What I really miss

Sunday, 4 September 2005, 17:56 | Category : Hurricane Katrina
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not gas. I’ve got some in all three cars. About half a tank in Janet’s new car, quarter tank in the old Honda, about 5/8 tank in my truck. I haven’t tried to get gas, there’s people who really need it right now, I don’t want to get in their way. We’ve had power since Tuesday morning. We’ve had cable and internet since Tuesday morning. We’ve been incredibly lucky, even for Madison, where some, only a few by now, still don’t have power. We were able to provide a refuge for a friend of my wife’s from near Hattiesburg who evacuated before the storm and went home Friday to find a mostly fine house. My mother still has no power at her house, but she’s happy being at home, so I’ve kept her supplied with water and batteries and Cubs scores. Did some work at the office to support our guys in the field, sent some supplies to the Colisseum. I’ve helped some, could have helped more, will help more. What I really miss, is bread. There hasn’t been a loaf on the grocery shelves any of the times I’ve been. None. Any type. Wheat. White. Sourdough. Rye. Sugar Free. None. We’ve got plenty of food – red beans and rice, jambalaya, chicken spaghetti, roast. But I want a sandwich. I don’t think I care what kind – peanut butter and jelly, ham and cheese, turkey, pineapple. I don’t care. I just want a sandwich. And I can’t have one. I should go get the breadmaker down and bake some. I’m being shallow here, I know. But this morning at communion, all I could think of was, preacher’s got a loaf of bread. I wanted more than the little piece he tore off.

Dealing with the aftermath

Thursday, 1 September 2005, 20:36 | Category : Mississippi
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We’ve all seen what’s happening to New Orleans as a city. But more than that, New Orleans as a society, as a piece of civilization, is breaking down. Emergency personnel are backing away from armed people who are threatening their lives. Helicopters are being shot at. People are ignoring law enforcement and looting things that are useless to them, that will be useless to them. Regaining control there won’t be a law enforcement operation, it will be a military operation.

The Mississippi Gulf Coast is ruined. The physical damage is done. Basic services will be unavaialbel for weeks or motnhs. But untold other types of damage will spin off from that. The personal damage, the thousands of homes completely destroyed, and the jobs of thousands which will be eliminated for months, if not forever. Big things, like the state’s economy, and the state budget, which will both take an enormous hit at a time when they were beginning to show some signs of health after several years of weakness. The casino industry, which had led the state’s recovery, has been eliminated on the coast, where it had it’s biggest presence. Seemingly small things, like the school records that have been lost – something that will affect college applications and class rankings, unimportant to most but very important to those directly affected. Just as hurricanes spawn tornadoes in all directions, so the aftermath will spawn dozens of consequences in the immediate future and further down the road.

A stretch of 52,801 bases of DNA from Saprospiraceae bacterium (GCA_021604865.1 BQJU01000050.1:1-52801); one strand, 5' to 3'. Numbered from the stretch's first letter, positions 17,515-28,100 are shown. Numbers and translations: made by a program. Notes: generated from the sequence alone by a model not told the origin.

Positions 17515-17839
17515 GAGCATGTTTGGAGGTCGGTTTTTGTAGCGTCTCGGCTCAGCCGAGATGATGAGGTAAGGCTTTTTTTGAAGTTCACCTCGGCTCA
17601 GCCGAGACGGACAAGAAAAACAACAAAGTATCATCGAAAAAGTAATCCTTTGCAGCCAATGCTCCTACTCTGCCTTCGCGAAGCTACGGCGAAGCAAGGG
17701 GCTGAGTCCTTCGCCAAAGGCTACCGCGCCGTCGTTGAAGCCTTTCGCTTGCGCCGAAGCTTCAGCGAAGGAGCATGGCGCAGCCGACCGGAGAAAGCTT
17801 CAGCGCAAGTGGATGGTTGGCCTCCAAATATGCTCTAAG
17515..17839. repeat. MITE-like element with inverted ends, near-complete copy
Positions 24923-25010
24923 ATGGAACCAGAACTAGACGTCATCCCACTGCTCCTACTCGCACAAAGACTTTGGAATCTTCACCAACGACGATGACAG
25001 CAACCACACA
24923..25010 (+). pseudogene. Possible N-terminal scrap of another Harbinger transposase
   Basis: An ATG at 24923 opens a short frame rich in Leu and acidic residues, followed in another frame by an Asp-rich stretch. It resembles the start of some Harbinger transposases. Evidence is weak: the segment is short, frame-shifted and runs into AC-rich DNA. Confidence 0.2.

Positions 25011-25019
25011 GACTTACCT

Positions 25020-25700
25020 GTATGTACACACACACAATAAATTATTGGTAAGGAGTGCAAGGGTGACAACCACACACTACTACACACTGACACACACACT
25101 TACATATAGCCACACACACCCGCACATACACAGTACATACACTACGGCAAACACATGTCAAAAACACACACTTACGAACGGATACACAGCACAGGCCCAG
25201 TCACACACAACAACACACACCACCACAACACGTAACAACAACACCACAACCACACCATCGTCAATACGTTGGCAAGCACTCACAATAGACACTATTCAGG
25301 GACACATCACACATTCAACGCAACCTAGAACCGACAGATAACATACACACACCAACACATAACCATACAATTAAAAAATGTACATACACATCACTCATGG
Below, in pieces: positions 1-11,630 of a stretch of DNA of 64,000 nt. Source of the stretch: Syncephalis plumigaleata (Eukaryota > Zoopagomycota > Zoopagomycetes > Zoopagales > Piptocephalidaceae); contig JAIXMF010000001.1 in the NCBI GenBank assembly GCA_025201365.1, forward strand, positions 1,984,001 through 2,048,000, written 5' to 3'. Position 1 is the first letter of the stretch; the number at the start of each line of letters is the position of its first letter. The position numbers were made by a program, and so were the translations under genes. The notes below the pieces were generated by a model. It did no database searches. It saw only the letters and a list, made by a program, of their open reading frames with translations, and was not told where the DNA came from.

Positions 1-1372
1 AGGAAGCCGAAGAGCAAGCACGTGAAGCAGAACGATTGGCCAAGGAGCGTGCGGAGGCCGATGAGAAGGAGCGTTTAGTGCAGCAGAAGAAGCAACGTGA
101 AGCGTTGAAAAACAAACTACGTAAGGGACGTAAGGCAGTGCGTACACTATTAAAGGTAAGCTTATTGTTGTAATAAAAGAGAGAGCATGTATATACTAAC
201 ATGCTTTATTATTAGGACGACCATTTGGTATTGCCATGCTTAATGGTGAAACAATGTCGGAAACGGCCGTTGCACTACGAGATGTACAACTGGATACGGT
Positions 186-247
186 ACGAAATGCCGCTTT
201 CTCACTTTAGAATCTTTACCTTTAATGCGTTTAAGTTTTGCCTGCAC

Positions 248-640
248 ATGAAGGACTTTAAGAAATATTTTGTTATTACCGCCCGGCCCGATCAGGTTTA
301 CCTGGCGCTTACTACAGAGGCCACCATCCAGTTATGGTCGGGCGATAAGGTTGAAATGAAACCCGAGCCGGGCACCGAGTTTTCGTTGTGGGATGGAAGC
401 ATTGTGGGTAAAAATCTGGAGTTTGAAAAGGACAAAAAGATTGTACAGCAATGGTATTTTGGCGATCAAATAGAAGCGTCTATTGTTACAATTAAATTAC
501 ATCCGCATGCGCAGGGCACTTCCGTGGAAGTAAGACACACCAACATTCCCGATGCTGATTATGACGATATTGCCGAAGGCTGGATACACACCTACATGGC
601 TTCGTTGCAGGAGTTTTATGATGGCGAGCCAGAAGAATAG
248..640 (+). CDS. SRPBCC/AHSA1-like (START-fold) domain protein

Away from the coast, damage is widespread, with power outages over a significant part of the state. At one point, nearly half the state was without power. Four days after the storm, probably a third is without power, including most of the state capital of Jackson. There is no bread, no ice – and most serious at this point, very little gas. The few stations with both gasoline and power are besieged with lines of a mile in some cases of people needing gas. Rumors are spreading that sales of gasoline to the general public will be halted, with only emergency and law enforcement vehicles, and utility company trucks being supplied. There have been cases of people refusing to allow ambulances to break in line to get gas. It’s an ugly situation that could get uglier, but so far police have been present at every station with gas that I’ve passed. If more gas isn’t available tomorrow, however, the patience of hot, tired, worried people may break.

But there are also many examples of the more typical response of Mississippians in times of tragedy. The Colliseum at the state fairgrounds in Jackson had to ask people to stop beinging supplies this afternoon – they had received so much they needed to sort it out and see what they had. People are offering shelter in their homes. Target in Jackson got a truckload of ice this afternoon, and gave it all away. It’s not all bad news, but you have to work a little to keep some optimism in the face of it. Not too much. A little. Until the gas is gone, anyway.

Katrina from 200 miles away

Thursday, 1 September 2005, 7:38 | Category : Mississippi
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